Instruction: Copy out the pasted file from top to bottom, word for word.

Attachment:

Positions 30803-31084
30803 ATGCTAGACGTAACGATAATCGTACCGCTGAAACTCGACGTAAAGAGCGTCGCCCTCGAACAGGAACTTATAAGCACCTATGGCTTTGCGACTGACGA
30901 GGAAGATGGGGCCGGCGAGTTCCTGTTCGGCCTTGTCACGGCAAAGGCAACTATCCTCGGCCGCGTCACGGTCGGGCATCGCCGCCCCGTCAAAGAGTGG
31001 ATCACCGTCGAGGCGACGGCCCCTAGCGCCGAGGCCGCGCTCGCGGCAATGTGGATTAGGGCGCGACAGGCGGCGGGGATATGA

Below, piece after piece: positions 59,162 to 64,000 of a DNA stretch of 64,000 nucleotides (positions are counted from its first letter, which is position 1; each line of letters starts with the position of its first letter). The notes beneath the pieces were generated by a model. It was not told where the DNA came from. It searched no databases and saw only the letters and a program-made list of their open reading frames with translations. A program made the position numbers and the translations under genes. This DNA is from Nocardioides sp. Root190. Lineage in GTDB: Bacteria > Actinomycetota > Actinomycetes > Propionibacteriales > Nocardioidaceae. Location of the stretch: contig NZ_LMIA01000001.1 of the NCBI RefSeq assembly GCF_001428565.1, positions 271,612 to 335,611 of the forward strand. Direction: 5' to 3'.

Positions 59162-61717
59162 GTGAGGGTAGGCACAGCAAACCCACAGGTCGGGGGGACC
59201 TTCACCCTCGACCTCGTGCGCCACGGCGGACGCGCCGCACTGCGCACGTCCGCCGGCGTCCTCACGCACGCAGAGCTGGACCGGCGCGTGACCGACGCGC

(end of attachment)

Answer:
Positions 30803-31084
30803 ATGCTAGACGTAACGATAATCGTACCGCTGAAACTCGACGTAAAGAGCGTCGCCCTCGAACAGGAACTTATAAGCACCTATGGCTTTGCGACTGACGA
30901 GGAAGATGGGGCCGGCGAGTTCCTGTTCGGCCTTGTCACGGCAAAGGCAACTATCCTCGGCCGCGTCACGGTCGGGCATCGCCGCCCCGTCAAAGAGTGG
31001 ATCACCGTCGAGGCGACGGCCCCTAGCGCCGAGGCCGCGCTCGCGGCAATGTGGATTAGGGCGCGACAGGCGGCGGGGATATGA

Below, piece after piece: positions 59,162 to 64,000 of a DNA stretch of 64,000 nucleotides (positions are counted from its first letter, which is position 1; each line of letters starts with the position of its first letter). The notes beneath the pieces were generated by a model. It was not told where the DNA came from. It searched no databases and saw only the letters and a program-made list of their open reading frames with translations. A program made the position numbers and the translations under genes. This DNA is from Nocardioides sp. Root190. Lineage in GTDB: Bacteria > Actinomycetota > Actinomycetes > Propionibacteriales > Nocardioidaceae. Location of the stretch: contig NZ_LMIA01000001.1 of the NCBI RefSeq assembly GCF_001428565.1, positions 271,612 to 335,611 of the forward strand. Direction: 5' to 3'.

Positions 59162-61717
59162 GTGAGGGTAGGCACAGCAAACCCACAGGTCGGGGGGACC
59201 TTCACCCTCGACCTCGTGCGCCACGGCGGACGCGCCGCACTGCGCACGTCCGCCGGCGTCCTCACGCACGCAGAGCTGGACCGGCGCGTGACCGACGCGC